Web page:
Apple’s Novel Wind Turbine Uses Heat
Apple applies to the U.S. Patent and Trademark Office with “On-demand generation of electricity from stored wind energy,” an invention wholly dedicated to solving problems of variability associated with the alternative energy production method.
The application filed for in June 2011, notes that most contemporary wind turbines convert kinetic energy from wind into mechanical energy, or in some cases electricity.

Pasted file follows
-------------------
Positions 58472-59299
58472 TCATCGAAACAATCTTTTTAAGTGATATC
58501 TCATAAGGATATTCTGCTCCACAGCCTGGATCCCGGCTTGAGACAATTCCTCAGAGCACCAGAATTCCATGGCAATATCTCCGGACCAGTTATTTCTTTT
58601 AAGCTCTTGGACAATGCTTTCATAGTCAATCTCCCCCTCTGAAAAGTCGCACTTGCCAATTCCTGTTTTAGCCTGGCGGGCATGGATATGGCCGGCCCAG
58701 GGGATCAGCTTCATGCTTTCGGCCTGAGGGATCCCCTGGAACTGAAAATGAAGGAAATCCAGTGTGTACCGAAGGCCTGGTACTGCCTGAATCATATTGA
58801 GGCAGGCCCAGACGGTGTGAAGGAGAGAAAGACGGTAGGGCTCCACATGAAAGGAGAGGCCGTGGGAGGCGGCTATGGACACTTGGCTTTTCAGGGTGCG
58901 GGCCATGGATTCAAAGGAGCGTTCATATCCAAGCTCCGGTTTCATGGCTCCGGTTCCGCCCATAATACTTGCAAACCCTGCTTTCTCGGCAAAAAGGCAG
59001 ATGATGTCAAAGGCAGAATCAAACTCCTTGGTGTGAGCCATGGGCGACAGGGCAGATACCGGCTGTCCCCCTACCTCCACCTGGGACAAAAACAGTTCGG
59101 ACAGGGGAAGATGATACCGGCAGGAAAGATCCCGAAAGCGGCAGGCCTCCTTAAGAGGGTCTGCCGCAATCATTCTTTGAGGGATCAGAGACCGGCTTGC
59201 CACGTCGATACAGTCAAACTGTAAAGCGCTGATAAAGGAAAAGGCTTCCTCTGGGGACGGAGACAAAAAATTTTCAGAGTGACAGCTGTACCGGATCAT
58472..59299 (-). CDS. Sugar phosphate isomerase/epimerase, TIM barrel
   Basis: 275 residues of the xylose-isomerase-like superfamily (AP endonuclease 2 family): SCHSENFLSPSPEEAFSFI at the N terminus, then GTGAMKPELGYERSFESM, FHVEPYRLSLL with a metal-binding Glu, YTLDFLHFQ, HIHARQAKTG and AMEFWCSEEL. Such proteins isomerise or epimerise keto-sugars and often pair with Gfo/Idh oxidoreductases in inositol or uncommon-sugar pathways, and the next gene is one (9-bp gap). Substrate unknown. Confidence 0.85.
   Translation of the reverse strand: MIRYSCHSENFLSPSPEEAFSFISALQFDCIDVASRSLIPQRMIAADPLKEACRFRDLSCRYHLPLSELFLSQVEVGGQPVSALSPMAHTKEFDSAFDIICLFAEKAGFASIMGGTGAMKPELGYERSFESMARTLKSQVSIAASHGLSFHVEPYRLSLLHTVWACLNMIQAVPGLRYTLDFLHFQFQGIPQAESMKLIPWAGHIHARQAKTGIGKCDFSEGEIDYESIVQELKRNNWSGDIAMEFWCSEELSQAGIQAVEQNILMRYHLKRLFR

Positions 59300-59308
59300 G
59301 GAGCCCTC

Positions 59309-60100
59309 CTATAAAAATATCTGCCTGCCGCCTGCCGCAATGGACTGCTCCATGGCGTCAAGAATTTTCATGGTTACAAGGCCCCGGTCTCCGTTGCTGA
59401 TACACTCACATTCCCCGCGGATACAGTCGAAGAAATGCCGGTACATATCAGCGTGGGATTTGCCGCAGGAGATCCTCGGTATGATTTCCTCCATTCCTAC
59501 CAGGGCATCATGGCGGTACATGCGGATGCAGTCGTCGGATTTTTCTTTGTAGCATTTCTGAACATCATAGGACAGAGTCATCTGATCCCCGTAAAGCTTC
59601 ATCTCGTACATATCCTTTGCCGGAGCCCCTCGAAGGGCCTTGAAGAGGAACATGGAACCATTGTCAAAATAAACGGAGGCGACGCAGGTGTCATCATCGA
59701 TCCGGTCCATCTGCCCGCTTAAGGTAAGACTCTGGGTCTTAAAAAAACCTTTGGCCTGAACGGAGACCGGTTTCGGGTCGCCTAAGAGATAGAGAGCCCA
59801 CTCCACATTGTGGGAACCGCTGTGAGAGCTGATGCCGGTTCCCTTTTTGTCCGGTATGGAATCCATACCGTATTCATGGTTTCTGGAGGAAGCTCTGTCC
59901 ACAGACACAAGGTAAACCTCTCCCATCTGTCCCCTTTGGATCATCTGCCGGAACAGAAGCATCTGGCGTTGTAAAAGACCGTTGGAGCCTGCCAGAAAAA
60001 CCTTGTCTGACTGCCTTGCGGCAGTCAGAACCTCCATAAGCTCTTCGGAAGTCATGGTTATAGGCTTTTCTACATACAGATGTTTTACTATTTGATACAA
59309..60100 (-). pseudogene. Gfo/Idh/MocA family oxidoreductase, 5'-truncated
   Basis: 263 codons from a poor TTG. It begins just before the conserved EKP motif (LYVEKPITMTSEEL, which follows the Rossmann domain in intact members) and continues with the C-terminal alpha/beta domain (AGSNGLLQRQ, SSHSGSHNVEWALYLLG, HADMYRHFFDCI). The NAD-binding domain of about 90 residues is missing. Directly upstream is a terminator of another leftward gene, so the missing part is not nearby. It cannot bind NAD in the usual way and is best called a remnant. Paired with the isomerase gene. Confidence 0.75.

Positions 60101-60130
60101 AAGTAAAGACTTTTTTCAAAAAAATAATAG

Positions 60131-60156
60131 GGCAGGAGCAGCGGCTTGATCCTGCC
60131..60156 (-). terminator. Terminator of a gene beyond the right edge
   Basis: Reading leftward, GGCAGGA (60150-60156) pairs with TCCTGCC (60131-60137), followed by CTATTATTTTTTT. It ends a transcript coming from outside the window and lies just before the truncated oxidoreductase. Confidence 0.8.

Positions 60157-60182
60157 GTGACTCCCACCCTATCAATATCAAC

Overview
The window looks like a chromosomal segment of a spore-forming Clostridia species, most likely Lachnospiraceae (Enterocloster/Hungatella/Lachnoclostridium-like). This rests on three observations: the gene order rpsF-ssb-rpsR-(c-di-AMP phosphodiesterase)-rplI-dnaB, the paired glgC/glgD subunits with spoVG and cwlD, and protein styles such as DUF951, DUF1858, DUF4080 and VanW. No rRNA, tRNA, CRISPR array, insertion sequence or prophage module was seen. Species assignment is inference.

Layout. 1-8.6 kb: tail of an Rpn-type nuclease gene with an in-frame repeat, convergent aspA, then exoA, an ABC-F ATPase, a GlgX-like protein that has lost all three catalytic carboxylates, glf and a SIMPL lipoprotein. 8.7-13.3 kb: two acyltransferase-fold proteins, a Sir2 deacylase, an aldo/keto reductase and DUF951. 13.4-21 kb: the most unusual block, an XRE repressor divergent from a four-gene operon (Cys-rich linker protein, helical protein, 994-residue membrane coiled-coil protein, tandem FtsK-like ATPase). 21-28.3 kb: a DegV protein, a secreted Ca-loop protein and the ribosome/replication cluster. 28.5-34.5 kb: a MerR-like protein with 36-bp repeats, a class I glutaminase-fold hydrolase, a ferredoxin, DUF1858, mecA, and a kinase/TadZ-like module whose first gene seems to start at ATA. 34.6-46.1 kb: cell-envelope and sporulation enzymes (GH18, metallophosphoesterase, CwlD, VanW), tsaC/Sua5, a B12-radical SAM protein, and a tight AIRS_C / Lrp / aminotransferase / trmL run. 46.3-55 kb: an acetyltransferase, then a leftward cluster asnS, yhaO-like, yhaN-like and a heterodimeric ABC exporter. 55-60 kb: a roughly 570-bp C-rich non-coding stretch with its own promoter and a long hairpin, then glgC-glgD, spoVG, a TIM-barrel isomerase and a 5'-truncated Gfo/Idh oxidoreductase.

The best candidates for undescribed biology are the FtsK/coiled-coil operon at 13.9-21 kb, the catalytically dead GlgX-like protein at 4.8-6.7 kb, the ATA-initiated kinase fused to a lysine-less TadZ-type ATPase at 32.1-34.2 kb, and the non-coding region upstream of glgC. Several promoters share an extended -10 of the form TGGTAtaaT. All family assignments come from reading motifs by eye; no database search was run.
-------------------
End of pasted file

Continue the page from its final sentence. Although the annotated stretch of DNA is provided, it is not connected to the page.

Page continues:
To mitigate the inconsistencies of a steady supply of wind, the filing proposes a system that converts rotational energy from the turbine into heat, which is then stored in a “low-heat-capacity” fluid. From storage, heat can be selectively transferred to a “working fluid” that is used to generate electricity during lulls in wind activity.
According to the patent application, the “on-demand” electric generation system can reduce costs associated with natural variations in wind supply. Further, the method can be used as a replacement for current conventional energy storage methods such as batteries.
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